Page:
before reordering?

perhaps youre seeing gimbal lock, ii suppose it depends on how many degrees of freedom u wish if u want 6 (like a flight simmulation)
i wouldnt use glulookat but
something like (bogus code just for idea )

static mat44 current_mat;
mat44 Yaxis_rot;
mat44 Xaxis_rot
Yaxis_rot.create_rotmatY( 0.01 * mouseY );
current_mat = current_mat * Yaxis_rot;
Xaxis_rot.create_rotmatX( 0.01 * mouseX );
current_mat = current_mat * Xaxis_rot;

this way u can accumulate as many rots as u want without it going haywire (u may need to renormalize the matrix every so often though)

glLoadMatrix( current_mat );

Hmmm, gimbal lock shouldn’t be a problem - the camera coordinate system is defined in world coordinates, and rotations on the camera swivel it around one of its own axes, producing a result which is also in world coordinates, in a second variable of the same type…

The general usage involves either a roll and a pitch, or a yaw and a pitch (this is certainly the case in the odd situation above, i’ve tried both), and goes like this:

rotAxesZ(&axes,sinRoll,cosRoll,&result); //roll
rotAxesX(&result,sinPitch,cosPitch,&axes); //pitch

…and then the values from axes get plugged into gluLookAt.

The angles involved are generally very small, much less than 90 degrees.

I’m beginning to get a nasty feeling that the cause of this is me trying to mix left and right handed systems to avoid rewriting some very dull legacy code, although it’s odd that just adding a glTranslatef fixes that…

Will rewrite my vector coordinate system code for a right handed system, and try both gluLookat and direct matrix creation…

Thanks, folks!

Below is the code I came up with, which successfully sets up a viewing transformation with a single glMultMatrix. It doesn’t seem to matter whether I use zero or one in array positions 3,7, and 11, though (those being the indices in the matrix which control scaling, I believe).

Should I leave those values at zero, or might doing so mess up some other operation further down the line?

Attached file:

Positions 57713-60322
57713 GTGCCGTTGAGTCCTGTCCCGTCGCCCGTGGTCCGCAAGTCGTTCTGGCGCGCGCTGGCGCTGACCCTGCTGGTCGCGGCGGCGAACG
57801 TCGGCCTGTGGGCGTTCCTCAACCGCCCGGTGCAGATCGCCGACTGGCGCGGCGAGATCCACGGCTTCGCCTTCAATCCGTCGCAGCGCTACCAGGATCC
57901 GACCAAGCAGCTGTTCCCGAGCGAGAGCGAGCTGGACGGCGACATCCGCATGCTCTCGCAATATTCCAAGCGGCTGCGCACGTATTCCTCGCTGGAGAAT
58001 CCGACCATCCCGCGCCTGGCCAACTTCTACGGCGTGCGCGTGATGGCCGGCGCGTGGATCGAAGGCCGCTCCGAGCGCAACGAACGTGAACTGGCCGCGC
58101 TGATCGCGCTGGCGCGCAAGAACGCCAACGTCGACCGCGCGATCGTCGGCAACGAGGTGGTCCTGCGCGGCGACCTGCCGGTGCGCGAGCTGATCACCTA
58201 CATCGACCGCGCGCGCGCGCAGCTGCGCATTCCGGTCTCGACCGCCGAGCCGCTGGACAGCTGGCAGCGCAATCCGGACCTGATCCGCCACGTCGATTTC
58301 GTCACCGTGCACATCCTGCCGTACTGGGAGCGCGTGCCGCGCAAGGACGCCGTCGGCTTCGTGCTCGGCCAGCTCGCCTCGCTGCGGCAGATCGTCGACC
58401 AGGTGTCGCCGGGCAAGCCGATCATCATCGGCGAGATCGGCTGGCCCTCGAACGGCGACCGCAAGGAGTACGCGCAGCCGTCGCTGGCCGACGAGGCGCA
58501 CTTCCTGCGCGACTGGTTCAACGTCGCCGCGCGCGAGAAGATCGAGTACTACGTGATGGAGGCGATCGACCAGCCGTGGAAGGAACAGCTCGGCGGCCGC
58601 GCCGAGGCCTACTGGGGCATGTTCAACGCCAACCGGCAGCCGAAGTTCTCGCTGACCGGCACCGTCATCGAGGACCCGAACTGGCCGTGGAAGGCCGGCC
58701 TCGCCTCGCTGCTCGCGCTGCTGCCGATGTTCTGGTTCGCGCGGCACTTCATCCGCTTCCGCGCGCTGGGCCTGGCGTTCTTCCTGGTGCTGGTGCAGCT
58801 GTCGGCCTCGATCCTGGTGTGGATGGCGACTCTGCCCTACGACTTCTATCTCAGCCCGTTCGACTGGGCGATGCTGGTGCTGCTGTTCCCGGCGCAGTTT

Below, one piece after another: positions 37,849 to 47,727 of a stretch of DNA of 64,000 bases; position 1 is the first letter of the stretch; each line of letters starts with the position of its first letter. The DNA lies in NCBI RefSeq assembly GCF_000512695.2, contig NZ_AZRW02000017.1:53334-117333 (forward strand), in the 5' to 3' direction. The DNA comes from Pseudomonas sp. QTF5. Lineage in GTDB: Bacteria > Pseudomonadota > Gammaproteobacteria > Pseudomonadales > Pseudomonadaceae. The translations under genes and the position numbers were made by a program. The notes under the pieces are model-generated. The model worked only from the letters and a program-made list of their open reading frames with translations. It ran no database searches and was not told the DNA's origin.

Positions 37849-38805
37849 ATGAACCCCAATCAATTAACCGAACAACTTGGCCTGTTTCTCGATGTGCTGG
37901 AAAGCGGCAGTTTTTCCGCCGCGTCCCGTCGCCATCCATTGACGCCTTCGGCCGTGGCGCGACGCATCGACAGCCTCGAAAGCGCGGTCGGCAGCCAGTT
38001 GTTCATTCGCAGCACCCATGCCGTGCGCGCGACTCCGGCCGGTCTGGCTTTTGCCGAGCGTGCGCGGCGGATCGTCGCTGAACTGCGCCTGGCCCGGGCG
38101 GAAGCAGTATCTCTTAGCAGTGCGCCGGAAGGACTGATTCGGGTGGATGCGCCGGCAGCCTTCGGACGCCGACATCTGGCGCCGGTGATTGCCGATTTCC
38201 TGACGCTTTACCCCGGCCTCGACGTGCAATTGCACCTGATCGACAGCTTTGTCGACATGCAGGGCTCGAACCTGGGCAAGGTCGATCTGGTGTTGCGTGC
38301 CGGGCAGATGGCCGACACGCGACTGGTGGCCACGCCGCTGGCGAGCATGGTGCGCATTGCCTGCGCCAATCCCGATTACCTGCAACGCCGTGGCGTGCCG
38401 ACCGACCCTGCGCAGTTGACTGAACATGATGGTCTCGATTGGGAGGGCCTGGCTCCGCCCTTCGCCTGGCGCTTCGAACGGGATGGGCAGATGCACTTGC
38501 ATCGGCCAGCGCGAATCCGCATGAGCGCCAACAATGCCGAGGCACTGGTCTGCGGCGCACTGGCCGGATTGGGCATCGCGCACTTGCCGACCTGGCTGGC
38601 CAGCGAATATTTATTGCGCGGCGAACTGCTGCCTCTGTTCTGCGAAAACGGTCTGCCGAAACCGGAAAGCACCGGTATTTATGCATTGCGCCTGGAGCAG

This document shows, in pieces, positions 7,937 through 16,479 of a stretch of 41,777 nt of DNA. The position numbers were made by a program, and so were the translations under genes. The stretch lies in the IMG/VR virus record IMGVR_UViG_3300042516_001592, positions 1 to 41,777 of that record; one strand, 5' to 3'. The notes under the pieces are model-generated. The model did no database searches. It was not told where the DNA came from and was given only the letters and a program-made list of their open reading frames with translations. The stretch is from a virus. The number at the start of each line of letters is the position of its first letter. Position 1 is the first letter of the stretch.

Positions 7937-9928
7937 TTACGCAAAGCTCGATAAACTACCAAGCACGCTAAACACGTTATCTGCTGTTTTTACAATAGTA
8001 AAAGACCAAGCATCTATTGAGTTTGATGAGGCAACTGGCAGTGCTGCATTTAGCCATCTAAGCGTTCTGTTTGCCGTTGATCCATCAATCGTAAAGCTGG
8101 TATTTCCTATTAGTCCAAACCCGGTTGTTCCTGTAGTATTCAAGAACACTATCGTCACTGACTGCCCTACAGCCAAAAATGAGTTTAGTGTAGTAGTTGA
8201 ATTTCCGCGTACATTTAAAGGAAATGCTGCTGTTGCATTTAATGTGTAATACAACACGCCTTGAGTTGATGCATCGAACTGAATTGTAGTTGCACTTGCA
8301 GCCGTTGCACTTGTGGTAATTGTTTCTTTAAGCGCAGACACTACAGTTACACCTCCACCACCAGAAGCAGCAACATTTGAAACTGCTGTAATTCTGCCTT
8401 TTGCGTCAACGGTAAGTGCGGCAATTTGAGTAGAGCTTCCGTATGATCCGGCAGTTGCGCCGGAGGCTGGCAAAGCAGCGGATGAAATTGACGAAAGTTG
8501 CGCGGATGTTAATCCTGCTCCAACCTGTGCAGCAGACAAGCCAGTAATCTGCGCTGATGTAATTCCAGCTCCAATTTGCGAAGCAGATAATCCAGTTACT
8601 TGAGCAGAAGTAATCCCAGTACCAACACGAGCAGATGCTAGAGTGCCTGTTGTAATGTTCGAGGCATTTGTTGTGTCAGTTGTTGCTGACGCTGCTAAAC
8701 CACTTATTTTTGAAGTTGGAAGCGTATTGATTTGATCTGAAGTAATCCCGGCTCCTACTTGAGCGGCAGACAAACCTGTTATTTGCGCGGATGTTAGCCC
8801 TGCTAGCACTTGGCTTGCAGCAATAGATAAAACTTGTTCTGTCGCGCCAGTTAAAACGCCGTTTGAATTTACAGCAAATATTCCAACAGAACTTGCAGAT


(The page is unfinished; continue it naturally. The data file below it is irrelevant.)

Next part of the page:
typedef struct
float x,y,z;

typedef struct
cj3DMTO_vector3f X,Y,Z,O;

typedef float cj3DMTO_OGLMatrix[16];

void cj3DMTO_CSystemToCameraMatrix(cj3DMTO_cSystem4v *subject, cj3DMTO_OGLMatrix result)





Those positions are for translation not scaling.

it’s perhaps better not to think of positions in a matrix as serving a particular purpose, since matrices can be scaled, transposed and inverted, so the meaning of a particular row or column, much less a particular position, can change.

opengl matrices are just a transpose of c/c++ matrices. that’s the only difference. you can manipulate your matrices using standard math then just transpose them when supplied to opengl.

there’s an extension that allows you to pass your row-major matrices as is, if this transpose business troubles you.

you might even consider working with column major matrices to begin with. if you’ve ever dabbled with sse/3dnow! you’ll understand the virtue in doing this.

Actually, that was a dumb question I asked, because now that I look at the redbook again, those indices, while not for translation, also aren’t for scaling, either.

All the example matrices in the redbook keep those entries as zero, so that seems like the answer…

Thanks again, all…

I, too, go for the column-major matrices. This can make your life somewhat easier, in the end, especially if you’re optimizing for SSE/3DNOW!.

The OpenGL “Redbook” appendices print matrices in row-major format, so as to be a bit more familiar, I suppose; but this might turn out to be more confusing, to some.